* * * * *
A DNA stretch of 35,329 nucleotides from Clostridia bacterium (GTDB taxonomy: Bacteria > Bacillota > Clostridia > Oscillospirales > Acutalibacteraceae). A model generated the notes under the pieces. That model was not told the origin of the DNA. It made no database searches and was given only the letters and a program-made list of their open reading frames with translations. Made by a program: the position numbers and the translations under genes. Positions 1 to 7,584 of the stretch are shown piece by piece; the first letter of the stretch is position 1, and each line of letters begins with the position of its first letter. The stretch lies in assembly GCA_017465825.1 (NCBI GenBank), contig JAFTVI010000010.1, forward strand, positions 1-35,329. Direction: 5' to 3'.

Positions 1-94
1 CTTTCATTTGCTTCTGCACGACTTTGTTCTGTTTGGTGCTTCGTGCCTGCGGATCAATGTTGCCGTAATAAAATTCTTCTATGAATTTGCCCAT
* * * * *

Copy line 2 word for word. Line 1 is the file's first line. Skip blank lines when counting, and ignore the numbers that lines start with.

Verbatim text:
Positions 1-94